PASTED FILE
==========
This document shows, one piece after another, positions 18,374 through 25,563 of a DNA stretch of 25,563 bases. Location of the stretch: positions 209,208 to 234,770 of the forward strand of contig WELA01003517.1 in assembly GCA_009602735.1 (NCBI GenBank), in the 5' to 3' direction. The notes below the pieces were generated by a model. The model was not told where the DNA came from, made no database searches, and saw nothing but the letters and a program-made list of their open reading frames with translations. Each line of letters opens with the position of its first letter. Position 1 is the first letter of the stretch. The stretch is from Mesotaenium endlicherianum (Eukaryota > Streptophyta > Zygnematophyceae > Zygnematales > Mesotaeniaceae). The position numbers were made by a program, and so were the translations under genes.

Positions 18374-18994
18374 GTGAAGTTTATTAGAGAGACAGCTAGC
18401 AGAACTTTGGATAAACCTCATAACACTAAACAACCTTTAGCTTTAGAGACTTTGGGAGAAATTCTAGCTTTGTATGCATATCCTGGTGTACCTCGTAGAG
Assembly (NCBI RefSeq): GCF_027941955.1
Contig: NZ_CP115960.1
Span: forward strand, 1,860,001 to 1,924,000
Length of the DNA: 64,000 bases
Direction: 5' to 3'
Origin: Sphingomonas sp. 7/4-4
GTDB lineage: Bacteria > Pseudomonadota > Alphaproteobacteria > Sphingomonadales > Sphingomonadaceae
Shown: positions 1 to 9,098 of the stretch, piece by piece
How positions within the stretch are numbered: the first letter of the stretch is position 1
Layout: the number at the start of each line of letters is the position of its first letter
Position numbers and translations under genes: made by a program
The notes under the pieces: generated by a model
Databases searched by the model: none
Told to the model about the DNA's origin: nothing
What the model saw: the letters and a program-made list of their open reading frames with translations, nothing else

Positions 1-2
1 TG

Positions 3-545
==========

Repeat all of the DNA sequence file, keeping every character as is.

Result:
This document shows, one piece after another, positions 18,374 through 25,563 of a DNA stretch of 25,563 bases. Location of the stretch: positions 209,208 to 234,770 of the forward strand of contig WELA01003517.1 in assembly GCA_009602735.1 (NCBI GenBank), in the 5' to 3' direction. The notes below the pieces were generated by a model. The model was not told where the DNA came from, made no database searches, and saw nothing but the letters and a program-made list of their open reading frames with translations. Each line of letters opens with the position of its first letter. Position 1 is the first letter of the stretch. The stretch is from Mesotaenium endlicherianum (Eukaryota > Streptophyta > Zygnematophyceae > Zygnematales > Mesotaeniaceae). The position numbers were made by a program, and so were the translations under genes.

Positions 18374-18994
18374 GTGAAGTTTATTAGAGAGACAGCTAGC
18401 AGAACTTTGGATAAACCTCATAACACTAAACAACCTTTAGCTTTAGAGACTTTGGGAGAAATTCTAGCTTTGTATGCATATCCTGGTGTACCTCGTAGAG
Assembly (NCBI RefSeq): GCF_027941955.1
Contig: NZ_CP115960.1
Span: forward strand, 1,860,001 to 1,924,000
Length of the DNA: 64,000 bases
Direction: 5' to 3'
Origin: Sphingomonas sp. 7/4-4
GTDB lineage: Bacteria > Pseudomonadota > Alphaproteobacteria > Sphingomonadales > Sphingomonadaceae
Shown: positions 1 to 9,098 of the stretch, piece by piece
How positions within the stretch are numbered: the first letter of the stretch is position 1
Layout: the number at the start of each line of letters is the position of its first letter
Position numbers and translations under genes: made by a program
The notes under the pieces: generated by a model
Databases searched by the model: none
Told to the model about the DNA's origin: nothing
What the model saw: the letters and a program-made list of their open reading frames with translations, nothing else

Positions 1-2
1 TG

Positions 3-545